Wednesday, 6 June 2012

Birding Wales, 26th May 2012

During the previous week a Cream Coloured Courser had turned up on a golf course in Herefordshire and John Friendship Taylor and me had planned to see it after work on the wednesday but unfortunately it did a bunk at midday so we well and truly dipped. During the discussion about going for it we had mentioned how nice it would be to pop into Wales as we would be in the area to see what delights were on offer but as the main target bird had rather unhelpfully flown high and west we were at a bit of a loss as to what to do as not much else was nationally being reported - so we decided to go to Wales anyway! At 6am on saturday morning John and a new guy to the birding scene, Sam Candy, met me at my fiance's house and we made our way straight to South Stack on the West coast of Anglesey. The weather was absolutely superb with hardly a cloud in the sky and as we left the car park a male Stonechat was sitting high up singing away on the gorse. We made our way to cliff edge to be greeted with the amazing site, sound and smell of the seabird colony with lots of Guillemots clinging precariously on the cliff edge. Closer inspection easily found a few Razorbill, Fulmar, Kittiwake and 4 Puffin down on the sea below. It was nice to see the pair of Raven that had been here a couple of years ago on my last visit still very much active flying backwards and forwards from their nest to the seabirds and stealing eggs with incredible ease. We also didn't have to wait long for a sight of a Chough as one drifted passed on the sea breeze. From here we took a walk along the cliff tops and admired the incredible views of this amazing coastline, marred ever so slightly by the odd fishing boat coming into the bays. We had a few Rock Pipit and Stonechats along the way and also a Wall Brown and Small Pearl Bordered Fritillary butterfly, both life ticks for me.




                                                                                                      Small Pearl Bordered Fritillary

After taking in the scenery and admiring great views of two Chough in the fields opposite the visitor centre we headed to Holyhead Harbour for the Black Guillemot. A thorough scan of the main side with the boats couldn't locate one so we followed the road around to the other side to the fishing quay and found a mini bus of birders had just pulled up and already they had a Black Guillemot out on the sea. Turning around to face the calmer waters inside the harbour another summer plumage Black Guillemot was sat on the water closer in and the views were outstanding. I had been informed of an area called Worlds End in Wales and as it was on the way back home I thought I'd ask the tour leader from the minibus if he had any tips. I was astounded to discover this was non other than Alan Davies (of The Biggest Twitch fame) and his wife Ruth on one of his North Wales birding tours. I have to say he was an incredibly nice guy and while his tour was having a bite to eat he took the time to give me all the info I needed - even drawing a map for me on the back of an old phone bill I had in the back of the car. So armed with this information we headed to Llangollen taking in some of the outstanding landscape of the Snowdonian National Park.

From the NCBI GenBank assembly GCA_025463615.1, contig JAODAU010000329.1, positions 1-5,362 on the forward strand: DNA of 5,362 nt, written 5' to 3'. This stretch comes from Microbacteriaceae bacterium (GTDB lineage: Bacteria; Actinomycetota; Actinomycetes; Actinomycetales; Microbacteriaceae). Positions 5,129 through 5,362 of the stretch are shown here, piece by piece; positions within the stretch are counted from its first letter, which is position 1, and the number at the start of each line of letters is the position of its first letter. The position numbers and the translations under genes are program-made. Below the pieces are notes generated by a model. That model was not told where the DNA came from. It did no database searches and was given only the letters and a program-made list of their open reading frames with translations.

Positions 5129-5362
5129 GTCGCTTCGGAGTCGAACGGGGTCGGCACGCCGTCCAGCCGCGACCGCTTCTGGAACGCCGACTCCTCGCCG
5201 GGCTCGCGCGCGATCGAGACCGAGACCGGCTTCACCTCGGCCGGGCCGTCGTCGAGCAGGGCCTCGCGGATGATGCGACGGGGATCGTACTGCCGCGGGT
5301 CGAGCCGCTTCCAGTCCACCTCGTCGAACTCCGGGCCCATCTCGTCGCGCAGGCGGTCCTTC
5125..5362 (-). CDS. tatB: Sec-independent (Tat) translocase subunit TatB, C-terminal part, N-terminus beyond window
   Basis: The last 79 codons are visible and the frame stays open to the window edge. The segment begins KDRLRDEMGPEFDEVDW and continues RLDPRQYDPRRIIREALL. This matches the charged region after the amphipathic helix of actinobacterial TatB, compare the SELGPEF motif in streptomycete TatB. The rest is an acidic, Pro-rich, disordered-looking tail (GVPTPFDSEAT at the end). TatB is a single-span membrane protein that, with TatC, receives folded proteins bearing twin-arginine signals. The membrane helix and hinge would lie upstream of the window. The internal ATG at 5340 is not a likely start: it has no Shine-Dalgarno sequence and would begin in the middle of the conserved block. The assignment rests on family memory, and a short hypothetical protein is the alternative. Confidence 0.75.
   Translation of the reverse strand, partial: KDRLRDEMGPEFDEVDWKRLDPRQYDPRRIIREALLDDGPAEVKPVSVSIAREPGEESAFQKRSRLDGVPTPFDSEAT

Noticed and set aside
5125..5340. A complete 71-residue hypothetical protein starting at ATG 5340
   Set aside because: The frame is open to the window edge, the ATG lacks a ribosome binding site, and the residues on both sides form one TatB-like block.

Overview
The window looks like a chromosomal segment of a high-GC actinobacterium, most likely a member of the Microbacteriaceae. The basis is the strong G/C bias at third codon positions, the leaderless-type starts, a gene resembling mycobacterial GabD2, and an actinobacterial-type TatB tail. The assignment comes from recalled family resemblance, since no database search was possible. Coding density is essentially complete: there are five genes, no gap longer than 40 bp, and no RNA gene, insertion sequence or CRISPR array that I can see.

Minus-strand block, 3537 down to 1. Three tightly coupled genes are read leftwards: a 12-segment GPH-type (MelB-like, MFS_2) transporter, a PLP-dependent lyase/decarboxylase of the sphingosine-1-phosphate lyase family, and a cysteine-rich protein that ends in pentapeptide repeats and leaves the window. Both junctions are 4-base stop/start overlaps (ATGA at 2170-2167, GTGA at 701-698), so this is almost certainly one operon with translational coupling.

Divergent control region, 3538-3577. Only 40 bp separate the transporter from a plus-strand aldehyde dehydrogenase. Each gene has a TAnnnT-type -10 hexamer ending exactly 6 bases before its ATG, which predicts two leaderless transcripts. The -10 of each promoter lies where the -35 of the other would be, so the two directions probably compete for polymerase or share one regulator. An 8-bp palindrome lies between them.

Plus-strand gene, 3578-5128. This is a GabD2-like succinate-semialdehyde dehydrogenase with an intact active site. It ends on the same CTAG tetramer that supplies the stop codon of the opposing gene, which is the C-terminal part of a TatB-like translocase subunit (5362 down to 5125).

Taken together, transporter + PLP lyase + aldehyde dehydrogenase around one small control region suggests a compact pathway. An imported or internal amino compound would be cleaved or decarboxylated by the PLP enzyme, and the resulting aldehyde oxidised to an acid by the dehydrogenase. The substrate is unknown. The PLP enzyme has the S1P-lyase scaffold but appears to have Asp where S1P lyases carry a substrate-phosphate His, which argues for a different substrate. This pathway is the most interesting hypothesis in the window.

The reason we had gone to Llangollen was due to it's reliability as a Dipper site and as you can see from the photograph below it absolutely ideal for them.


The bad news is though what you can't see in the photograph is the multitude people swimming in the river just out of shot. As soon as we saw this we realised that seeing a Dipper would be very lucky but we persevered regardless but unsurprisingly drew a blank. Not too disheartened though we headed up to Worlds End and after a lot of scanning eagle eyed John managed to pick out four distant flying Black Grouse - not the best view but a view all the same. Then a little further down the road John and me saw a pale Harrier sp. flying up and down over a ridge to our right and as I got the bins on it it turned out to be a male Hen Harrier which then shot off before we could get to higher ground for a better look. Never mind we had got what we had come for pretty much and with the exception of Dipper and Wood Warbler we'd cleaned up. The addition of a male Hen Harrier and a couple of new butterflies I hadn't seen before were added bonuses, and along with a few beers along the way and the incredible weather we had a great day out birding an area I should really make the effort of getting to more often.

Now for a very rare sight indeed - me with my legs out so you have been warned! If you are of a nervous disposition then look away now. Sam Candy on the left, me in the middle and John Friendship Taylor on the right.








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